—The Trump administration is sticking with its crowd-friendly waiver of entrance fees at national parks during the coronavirus pandemic, as managers at some parks try and fail to keep visitors a safe distance apart and communities appeal for a shutdown at the parks still open. The administration agreed last week to close some parks, including Yellowstone, Grand Teton and the Great Smoky Mountains, after requests from the park managers.

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WHAT YOU NEED TO KNOW:

For most people, the coronavirus causes mild or moderate symptoms, such as fever and cough that clear up in two to three weeks. For some, especially older adults and people with existing health problems, it can cause more severe illness, including pneumonia and death. The vast majority of people recover.

Here are the symptoms of the virus compared with the common flu.

One of the best ways to prevent spread of the virus is washing your hands with soap and water. The U.S. Centers for Disease Control and Prevention recommends first washing with warm or cold water and then lathering soap for 20 seconds to get it on the backs of hands, between fingers and under fingernails before rinsing off.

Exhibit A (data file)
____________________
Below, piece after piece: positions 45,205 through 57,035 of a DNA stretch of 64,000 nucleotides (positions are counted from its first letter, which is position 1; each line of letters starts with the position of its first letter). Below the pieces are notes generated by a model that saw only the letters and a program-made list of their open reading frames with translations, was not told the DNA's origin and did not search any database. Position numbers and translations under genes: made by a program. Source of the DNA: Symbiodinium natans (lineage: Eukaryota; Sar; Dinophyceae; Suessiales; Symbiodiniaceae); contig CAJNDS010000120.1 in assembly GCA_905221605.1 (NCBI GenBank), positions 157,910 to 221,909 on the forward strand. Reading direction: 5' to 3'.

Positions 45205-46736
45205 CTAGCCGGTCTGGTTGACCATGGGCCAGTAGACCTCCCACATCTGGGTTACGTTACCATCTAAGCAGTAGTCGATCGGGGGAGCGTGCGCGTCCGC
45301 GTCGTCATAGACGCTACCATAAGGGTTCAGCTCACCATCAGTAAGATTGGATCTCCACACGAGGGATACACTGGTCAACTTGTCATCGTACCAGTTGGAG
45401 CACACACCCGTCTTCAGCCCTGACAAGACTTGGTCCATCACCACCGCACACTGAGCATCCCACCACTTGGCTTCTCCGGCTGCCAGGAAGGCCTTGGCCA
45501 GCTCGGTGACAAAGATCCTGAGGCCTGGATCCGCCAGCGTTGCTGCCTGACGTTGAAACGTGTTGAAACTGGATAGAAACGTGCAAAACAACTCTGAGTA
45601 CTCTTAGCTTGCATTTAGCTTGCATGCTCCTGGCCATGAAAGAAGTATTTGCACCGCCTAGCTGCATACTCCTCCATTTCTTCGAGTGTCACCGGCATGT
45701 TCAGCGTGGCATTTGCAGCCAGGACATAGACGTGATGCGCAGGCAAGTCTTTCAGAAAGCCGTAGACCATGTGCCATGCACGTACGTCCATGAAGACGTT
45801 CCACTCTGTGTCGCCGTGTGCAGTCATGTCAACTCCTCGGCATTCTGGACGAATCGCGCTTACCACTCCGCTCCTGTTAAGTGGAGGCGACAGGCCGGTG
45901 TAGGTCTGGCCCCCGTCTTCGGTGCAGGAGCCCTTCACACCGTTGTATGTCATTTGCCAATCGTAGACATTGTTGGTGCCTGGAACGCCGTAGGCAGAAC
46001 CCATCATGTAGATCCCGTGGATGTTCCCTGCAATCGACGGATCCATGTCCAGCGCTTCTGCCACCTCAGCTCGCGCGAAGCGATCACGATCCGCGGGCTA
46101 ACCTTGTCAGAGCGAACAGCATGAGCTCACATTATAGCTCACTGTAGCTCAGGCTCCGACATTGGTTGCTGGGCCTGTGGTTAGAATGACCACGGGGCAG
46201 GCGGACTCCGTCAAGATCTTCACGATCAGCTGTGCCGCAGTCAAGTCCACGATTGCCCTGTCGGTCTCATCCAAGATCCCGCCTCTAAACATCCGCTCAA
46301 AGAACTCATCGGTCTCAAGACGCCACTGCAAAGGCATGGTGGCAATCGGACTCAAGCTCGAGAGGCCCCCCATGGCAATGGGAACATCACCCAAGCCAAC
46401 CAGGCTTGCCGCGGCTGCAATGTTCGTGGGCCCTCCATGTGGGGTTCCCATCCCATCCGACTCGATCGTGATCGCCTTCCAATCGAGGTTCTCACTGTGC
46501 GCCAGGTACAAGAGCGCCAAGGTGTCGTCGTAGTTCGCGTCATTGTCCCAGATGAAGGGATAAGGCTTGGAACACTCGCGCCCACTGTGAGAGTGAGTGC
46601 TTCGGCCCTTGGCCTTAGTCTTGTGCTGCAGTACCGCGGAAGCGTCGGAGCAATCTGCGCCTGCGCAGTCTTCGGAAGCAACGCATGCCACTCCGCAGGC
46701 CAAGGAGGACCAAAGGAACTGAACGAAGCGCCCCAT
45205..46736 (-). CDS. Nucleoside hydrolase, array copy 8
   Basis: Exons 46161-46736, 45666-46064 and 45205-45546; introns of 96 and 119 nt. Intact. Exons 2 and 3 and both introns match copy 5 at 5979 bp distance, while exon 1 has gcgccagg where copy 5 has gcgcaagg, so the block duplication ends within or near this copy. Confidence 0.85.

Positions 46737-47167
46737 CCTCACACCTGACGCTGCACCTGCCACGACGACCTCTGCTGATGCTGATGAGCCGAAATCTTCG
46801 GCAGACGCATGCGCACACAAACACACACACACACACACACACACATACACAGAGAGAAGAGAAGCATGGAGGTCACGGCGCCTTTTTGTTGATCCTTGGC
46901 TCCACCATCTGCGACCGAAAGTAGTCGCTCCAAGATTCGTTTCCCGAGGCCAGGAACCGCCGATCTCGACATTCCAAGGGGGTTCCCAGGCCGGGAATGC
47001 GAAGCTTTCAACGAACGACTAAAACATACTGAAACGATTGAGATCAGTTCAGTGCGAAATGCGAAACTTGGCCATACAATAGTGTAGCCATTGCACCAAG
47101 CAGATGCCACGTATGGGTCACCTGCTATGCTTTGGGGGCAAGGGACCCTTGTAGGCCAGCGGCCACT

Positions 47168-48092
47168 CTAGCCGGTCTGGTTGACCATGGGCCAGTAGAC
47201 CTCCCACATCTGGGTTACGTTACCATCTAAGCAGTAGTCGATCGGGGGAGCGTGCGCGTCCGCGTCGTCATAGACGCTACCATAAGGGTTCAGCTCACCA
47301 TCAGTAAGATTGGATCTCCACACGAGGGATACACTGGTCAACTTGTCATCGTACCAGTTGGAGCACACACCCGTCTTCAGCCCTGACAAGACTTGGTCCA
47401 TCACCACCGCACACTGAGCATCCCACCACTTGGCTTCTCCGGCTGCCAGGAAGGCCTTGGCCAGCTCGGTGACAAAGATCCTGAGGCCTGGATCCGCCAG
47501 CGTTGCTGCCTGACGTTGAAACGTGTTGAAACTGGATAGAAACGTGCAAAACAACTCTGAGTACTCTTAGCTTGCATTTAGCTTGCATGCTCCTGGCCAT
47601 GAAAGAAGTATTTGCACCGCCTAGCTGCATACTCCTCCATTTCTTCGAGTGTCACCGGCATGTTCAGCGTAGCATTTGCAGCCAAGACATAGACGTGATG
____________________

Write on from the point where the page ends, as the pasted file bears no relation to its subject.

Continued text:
You should wash your phone, too. Here’s how.

Misinformation overload: How to separate fact from fiction and rumor from deliberate efforts to mislead.

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ONE NUMBER:

$2.7 billion: Estimated cost of postponing the Tokyo Olympics, according to the Japanese financial newspaper Nikkei. The Tokyo Olympics need new dates for the opening and closing ceremonies in 2021. Nothing much can get done until those dates are determined by the International Olympic Committee, the Japanese government and Tokyo organizers.

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Follow AP coverage of the virus outbreak at https://apnews.com/VirusOutbreak and https://apnews.com/UnderstandingtheOutbreak

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News